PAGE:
Ubuntu Linux — High Quality Sound Processing

Khairil Yusof
4 min readNov 24, 2018

Using JACK Audio Connection Kit and Calf Plugins high quality equalizer for listening to music on Linux

With tools such as Ardour, LV2 plugins such as Calf and JACK Audio Connection Kit, Linux is more than capable for professional audio and music production. For music lovers though, you can also make use of a subset of these tools for quality global music equalizer.

Calf Equaliser and Analyser Plugins with JACK to listen to music

Software Mixer

For your typical desktop audio, you will have a sound device with a ADC (Analog to Digital Converter) for converting microphone and other audio input into digital data to store and process on our computers, and a DAC (Digitial to Analog Converter) to convert digital audio data into analog signals that we humans can listen to on our headphones and speakers.

For most consumer grade devices, there is not much of a hardware mixer, so your computer can only play or record one source at a time. It will be annoying of course if, different apps had to wait their turn and sounds cut in and out. Hence on top of the control for your audio device (ALSA on Linux), there is usually a software mixer that will mix all these sources, into one for your audio device.

Currently this is handled by pulseaudio. It does a good job of this, these days, of switching between different audio output devices such as bluetooth speakers, HDMI audio or your built-in audio device, while mixing all sound sources.

Global Equaliser and other Effects

Usually when we listen to music, we generally tweak it to sound how we like it using an equaliser or controls such as bass and treble. Usually these are built into the music player itself, but what happens if the music player or source doesn’t have one, like say YouTube Music or Spotify on PC. Then you will need one that modify’s the sound output before the software mixer sends it to audio device.

One option is using PulseEffects. I will not go into this setup.

JACK Connection Kit

JACK Connection Kit is not a mixer, rather it routes audio from different applications into others including from pulseaudio, and then into audio production software or digital audio workstation such as Ardour.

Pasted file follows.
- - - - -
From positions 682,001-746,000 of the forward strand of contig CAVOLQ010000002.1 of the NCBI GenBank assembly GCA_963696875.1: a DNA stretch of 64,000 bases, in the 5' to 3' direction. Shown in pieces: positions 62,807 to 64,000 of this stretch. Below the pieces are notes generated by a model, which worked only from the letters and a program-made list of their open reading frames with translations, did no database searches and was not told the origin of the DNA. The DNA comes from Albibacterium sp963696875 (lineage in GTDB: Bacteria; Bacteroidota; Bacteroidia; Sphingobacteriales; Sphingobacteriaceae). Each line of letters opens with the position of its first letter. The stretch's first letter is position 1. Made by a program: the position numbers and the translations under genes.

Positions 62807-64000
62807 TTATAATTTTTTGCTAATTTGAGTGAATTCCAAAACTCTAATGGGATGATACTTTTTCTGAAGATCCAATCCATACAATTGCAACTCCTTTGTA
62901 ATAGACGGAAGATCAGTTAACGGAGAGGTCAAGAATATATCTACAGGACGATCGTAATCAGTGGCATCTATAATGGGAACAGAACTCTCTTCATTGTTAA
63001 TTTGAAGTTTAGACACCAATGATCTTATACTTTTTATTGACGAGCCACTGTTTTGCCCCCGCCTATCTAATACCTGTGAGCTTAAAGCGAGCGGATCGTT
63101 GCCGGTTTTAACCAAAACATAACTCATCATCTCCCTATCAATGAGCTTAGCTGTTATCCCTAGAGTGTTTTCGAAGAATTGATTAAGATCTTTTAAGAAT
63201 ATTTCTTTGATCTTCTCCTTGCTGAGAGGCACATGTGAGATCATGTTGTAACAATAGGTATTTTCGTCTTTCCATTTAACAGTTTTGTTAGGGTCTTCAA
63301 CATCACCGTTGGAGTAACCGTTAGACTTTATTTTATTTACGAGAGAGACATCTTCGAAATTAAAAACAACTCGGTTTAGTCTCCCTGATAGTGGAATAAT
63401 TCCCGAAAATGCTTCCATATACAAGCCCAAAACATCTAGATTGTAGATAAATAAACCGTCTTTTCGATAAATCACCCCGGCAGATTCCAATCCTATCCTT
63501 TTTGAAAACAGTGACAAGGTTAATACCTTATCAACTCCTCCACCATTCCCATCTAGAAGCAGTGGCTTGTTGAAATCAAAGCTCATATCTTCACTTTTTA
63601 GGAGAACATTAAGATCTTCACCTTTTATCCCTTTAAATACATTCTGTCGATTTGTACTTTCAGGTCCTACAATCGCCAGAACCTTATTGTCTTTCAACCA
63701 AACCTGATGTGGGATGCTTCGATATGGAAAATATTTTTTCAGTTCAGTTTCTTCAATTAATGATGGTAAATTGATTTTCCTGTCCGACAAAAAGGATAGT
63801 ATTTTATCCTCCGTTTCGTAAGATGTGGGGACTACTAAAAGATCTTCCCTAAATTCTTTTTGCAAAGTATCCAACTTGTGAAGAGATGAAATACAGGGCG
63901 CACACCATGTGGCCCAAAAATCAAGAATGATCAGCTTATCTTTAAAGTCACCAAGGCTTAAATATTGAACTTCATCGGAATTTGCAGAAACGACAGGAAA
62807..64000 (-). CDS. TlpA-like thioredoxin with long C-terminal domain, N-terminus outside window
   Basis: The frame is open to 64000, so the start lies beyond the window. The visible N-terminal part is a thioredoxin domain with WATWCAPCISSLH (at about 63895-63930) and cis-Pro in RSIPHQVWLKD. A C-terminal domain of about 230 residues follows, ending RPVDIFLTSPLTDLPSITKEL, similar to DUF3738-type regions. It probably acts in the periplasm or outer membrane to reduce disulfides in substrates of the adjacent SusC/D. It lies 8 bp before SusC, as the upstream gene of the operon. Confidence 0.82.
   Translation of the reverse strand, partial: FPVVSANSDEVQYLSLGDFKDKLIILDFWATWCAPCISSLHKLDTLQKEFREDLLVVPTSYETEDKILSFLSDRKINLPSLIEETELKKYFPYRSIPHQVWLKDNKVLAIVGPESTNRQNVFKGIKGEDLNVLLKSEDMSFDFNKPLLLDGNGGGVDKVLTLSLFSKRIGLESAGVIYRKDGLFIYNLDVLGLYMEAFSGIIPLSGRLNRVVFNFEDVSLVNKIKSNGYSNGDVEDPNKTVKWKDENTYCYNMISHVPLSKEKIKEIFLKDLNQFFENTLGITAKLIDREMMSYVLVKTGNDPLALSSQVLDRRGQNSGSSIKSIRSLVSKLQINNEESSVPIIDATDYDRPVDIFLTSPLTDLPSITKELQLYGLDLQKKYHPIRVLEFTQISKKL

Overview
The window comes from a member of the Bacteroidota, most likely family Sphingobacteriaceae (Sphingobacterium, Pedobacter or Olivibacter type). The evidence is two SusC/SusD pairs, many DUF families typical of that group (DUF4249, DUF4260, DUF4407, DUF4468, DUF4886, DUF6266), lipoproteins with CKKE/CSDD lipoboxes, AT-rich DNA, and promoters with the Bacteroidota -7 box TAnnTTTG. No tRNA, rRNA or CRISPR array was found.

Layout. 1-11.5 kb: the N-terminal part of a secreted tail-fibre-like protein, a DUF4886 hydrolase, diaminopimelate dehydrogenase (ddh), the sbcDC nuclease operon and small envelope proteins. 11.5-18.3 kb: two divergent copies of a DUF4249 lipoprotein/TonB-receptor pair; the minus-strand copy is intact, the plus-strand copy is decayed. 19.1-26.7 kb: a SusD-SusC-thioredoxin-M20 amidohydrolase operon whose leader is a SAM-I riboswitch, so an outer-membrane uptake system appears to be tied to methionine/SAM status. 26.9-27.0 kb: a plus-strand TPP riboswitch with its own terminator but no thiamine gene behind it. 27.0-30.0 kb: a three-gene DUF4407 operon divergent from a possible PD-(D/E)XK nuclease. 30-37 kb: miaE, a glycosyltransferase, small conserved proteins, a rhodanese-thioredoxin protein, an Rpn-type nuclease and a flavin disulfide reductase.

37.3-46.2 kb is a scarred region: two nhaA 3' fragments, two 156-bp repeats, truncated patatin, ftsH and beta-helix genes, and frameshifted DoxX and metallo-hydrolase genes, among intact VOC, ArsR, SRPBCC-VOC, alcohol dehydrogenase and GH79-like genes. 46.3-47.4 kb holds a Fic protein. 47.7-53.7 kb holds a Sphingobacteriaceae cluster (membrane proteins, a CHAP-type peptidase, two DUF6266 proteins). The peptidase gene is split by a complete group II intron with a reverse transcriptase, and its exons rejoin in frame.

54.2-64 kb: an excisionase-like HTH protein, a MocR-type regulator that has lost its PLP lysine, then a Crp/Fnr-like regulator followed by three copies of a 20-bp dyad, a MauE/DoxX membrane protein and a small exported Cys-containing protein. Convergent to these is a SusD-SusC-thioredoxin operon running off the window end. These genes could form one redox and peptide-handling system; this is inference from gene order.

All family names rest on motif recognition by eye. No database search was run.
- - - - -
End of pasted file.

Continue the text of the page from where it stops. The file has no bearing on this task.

Ardour Digital Audio Workstation

For audio production there are also standards for audio plugins and affects such as LV2 which support JACK connections, allowing you to route sound from one source into another.

Earlier we mentioned that pulseaudio handled most of desktop audio needs, such as sound from browser, music players, video conferencing and so on. We don’t really want to mess with this working setup for day to day audio needs. So we use pulseaudio as one of the sources of mixed desktop app sounds and maybe the mic on our web cam into JACK, which then sends it to your audio device.

Basic JACK setup with Pulseaudio

There are multiple ways to set this up, and you can find more information here on JACK FAQ page. I use Option 3, running pulseaudio on top of JACK.

The article recommends Cadence, but I prefer qjackctl for managing connections and settings.

Installing jack2 on ubuntu should set this up automatically.

Calf Plugins

Calf studio plugins is a suite of LV2 JACK compatible plugins for audio processing, everything from analysers, equalisers to synths you can connect to your MIDI keyboard. This is part of the standard Ubuntu repository, so go ahead and install and run it.

Go ahead and add one of the equaliser (EQ) plugins, and click edit to view the controls of the equaliser.

Play something in your music player. At this stage it isn’t connected to the EQ plugin, and sound as you can see is coming from pulseaudio straight to your system audio playback device.

Go back to qjackctl, click Connect and you will see the unconnected EQ. Think of these connections, as their real world equivalents, RCA audio cables and inputs.

Catia is another alternative to manage connections.

Pulseaudio out to Calf Studio EQ. EQ to system playback
Catia as alternative to manage JACK connections
For music, I prefer a bit more bass on the flat MDR-7506 studio monitors

Enjoy the music!

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